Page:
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Research Forum talk at the University of Bayreuth

Research Forum

All welcome!

We would like to cordially invite you to this summer term’s Research Forum. It takes place on intermittent Tuesdays during the semester. All talks take place from 16:15 - 17:45 in S 72 (NW II).

Master's students get credit for attendance. Please make sure you indicate your name on the sheet that will be passed around during the talk.

If you have difficulty accessing the eLearning site (https://elearning.uni-bayreuth.de/course/view.php?id=32952), please let us know (Patricia Rich / Paolo Galeazzi).

Summer 2024

  • June 11 I Ophelia Deroy (LMU München) I The public-private distinction in the mind: How we draw it and why it matters
    : If you are on a bus engrossed in your phone, you recognize that the visual content on your screen remains private to you. Any sudden sound emanating from your device however becomes public to those nearby. But how, and where is drawn the difference between a public and a private observable or observed object? Are those two even the same? While  answering these questions, I want also to explain why absence of publicity and illusions of publicity matter to our understanding of some phenomena like polarisation and other social dynamics.

  • June 25th I Roman Heil (Goethe-Universität Frankfurt) I Epistemic Justification and Third Parties

  • June 26th I Erik Voeten (Georgetown University) I Joint Talk: The Energy Transition and Political Polarization Along Occupational Lines: Evidence from Germany I (will be taking place on Wednesday in S 61 (RW I))

  • July 2th I Anette Stimmer (University of St. Andrews) I Norm Contestation and Change in International Politics

  • July 9th I Alex Gregory (University of Southampton) I Take In Your Hen: How to Evaluate Hedonic Adaptation

Preceding Talks

  • +++ this talk had to be cancelled +++ May 28th I Florian Boge (TU Dortmund) I Put it to the Test: Getting Serious about Explanations in Explainable Artificial Intelligence +++ this talk had to be cancelled +++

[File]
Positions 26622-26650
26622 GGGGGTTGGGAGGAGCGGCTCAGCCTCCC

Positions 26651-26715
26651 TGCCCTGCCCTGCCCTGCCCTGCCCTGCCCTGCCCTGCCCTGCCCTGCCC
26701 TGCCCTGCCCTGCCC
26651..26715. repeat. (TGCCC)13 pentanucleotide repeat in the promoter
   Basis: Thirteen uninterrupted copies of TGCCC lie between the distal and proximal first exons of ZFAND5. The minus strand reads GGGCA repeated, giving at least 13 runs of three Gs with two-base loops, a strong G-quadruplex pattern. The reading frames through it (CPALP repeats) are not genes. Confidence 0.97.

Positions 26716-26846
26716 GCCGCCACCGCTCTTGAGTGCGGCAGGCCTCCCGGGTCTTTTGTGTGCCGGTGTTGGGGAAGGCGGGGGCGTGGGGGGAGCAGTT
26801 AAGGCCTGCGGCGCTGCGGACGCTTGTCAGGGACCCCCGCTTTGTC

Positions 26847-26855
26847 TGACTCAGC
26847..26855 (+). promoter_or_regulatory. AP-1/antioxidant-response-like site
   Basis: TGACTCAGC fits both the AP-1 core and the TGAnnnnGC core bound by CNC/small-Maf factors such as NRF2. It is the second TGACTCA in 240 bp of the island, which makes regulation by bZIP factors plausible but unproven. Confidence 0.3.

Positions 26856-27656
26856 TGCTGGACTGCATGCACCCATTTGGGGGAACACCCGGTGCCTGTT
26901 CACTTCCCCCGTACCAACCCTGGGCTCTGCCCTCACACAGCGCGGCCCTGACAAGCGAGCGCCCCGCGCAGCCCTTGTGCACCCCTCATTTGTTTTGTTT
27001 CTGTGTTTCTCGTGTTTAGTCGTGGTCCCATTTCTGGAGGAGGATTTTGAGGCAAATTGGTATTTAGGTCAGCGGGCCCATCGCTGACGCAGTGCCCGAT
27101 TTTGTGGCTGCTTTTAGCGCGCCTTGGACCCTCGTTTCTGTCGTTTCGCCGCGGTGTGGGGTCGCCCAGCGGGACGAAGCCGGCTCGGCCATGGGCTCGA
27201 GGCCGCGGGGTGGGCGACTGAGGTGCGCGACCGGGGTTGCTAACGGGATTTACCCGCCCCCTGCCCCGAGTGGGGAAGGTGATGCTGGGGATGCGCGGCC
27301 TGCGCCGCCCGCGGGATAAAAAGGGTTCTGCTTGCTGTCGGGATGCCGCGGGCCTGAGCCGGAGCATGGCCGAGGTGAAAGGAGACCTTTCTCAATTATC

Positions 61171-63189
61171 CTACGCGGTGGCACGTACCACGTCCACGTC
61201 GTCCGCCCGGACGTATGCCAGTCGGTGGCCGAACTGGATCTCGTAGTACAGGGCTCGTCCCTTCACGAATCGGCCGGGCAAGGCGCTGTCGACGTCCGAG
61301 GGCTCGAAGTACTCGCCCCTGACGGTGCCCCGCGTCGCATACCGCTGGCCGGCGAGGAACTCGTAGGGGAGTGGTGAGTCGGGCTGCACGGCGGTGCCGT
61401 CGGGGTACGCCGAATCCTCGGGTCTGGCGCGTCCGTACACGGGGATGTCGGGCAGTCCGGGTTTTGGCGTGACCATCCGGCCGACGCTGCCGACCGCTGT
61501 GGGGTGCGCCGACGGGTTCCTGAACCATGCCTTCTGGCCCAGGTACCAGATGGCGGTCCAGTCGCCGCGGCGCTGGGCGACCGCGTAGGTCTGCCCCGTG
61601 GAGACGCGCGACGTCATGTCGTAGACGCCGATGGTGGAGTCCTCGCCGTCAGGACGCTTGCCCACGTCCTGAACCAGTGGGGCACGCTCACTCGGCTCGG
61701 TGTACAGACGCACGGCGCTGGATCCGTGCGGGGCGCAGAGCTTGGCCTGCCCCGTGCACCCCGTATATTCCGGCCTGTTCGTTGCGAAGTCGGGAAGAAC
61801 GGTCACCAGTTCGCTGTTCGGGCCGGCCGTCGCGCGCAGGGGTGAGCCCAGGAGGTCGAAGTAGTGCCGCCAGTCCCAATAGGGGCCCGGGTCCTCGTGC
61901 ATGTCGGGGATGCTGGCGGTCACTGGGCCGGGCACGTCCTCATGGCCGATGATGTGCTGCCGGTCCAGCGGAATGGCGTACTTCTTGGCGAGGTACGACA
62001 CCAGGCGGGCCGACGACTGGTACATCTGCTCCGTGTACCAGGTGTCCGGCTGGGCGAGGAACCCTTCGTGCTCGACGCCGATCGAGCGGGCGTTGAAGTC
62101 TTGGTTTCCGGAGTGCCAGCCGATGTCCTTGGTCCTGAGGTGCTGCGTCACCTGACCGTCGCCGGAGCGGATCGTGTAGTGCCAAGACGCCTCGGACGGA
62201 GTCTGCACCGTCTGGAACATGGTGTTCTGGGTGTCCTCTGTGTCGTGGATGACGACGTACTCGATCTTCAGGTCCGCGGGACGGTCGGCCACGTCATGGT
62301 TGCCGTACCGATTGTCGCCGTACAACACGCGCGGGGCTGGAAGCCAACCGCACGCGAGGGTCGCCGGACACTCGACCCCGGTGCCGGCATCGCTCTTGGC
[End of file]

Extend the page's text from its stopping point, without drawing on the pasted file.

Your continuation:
Abstract: Artificial Intelligence (AI) now pervades both science and society, but many present AI systems are known to be notorious black boxes. This can become a pressing issue, especially in high-stakes contexts such as decision-making in medical practice. Here, explanations of the outputs of an AI system seem desirable for the sake of calibrating trust, or may even constitute the basis of claims to moral and legal accountability. However, in contrast to standard scientific practice, current practice in the field of eXplainable AI (XAI) falls short in an important respect: While scientific explanations are usually required to be accompanied by testable predictions (Douglas, 2009), explanations in XAI are usually only validated on existing and well-known data. In our paper, we integrate insights from the philosophy of testability with recent developments in XAI to suggest a way out of the loop. This will be done by building on the framework for ‘Falsifiable eXplanations of Artificial Intelligence’ (FXAI), recently proposed by Schumacher et al., as a case study, and on its applications in cancer-research.

  • May 14th I Marta Halina (University of Cambridge) I Intuitive Physics in Nonhuman Animals
    Comparative psychologists have spent the last few decades examining whether nonhuman animals understand the physical world in a way that is similar to humans. Broadly, human intuitive physics is thought to include capacities such as knowing that solid objects continue to exist even when no longer perceived, that objects tend to fall unless prevented from doing so, and that objects do not pass through each other. In this talk, I introduce the empirical research program dedicated to investigating intuitive physics in nonhuman animals. I then show how current research in this area encounters problems of holistic and contrastive underdetermination. Finally, I propose a route forward: computational modelling combined with signature testing.
  • January 30th I Ella Whiteley (University of Sheffield) I Attentional Objectification
    This talk brings precision to a pervasive but under-theorised way in which objectification can occur: through attentional patterns alone. Further, it introduces particularly subtle forms of attention-based objectification, where the attentional pattern’s problems are revealed in its comparative nature. For instance, a person might listen to a woman’s conversational contributions, and so not ignore something meaningful about her, and yet find her figure comparatively more noticeable. Alternatively, a person might not fixate on the bodies of black men, and yet find their bodies comparatively more salient than the bodies of white men. Recognising these particularly elusive forms of objectification requires acknowledging that, in contrast with influential interpretations of objectification, one needn’t be reduced to a body, or to have one’s autonomy denied, to count as being objectified. Moreover, the subtlety of these forms of objectification grants them an insidious immunity from criticism, which results in distinctive harms for the victim.

  • January 23rd 2024 I Viktoria Knoll (TU Dresden) I The Normativity of Gender Revisited <- Due to train strikes, this session must be moved online. We will meet in the following zoom room at the usual time: https://uni-bayreuth.zoom.us/j/4145888814?pwd=NnpzUXAyQllrMGc5MXExaWw0YmZLZz09

  • January 16th 2024 I Gil Hersch (Virginia Tech - Kellog Center for Philosophy, Politics, and Economics) I Joint Talk: Weighting Waiting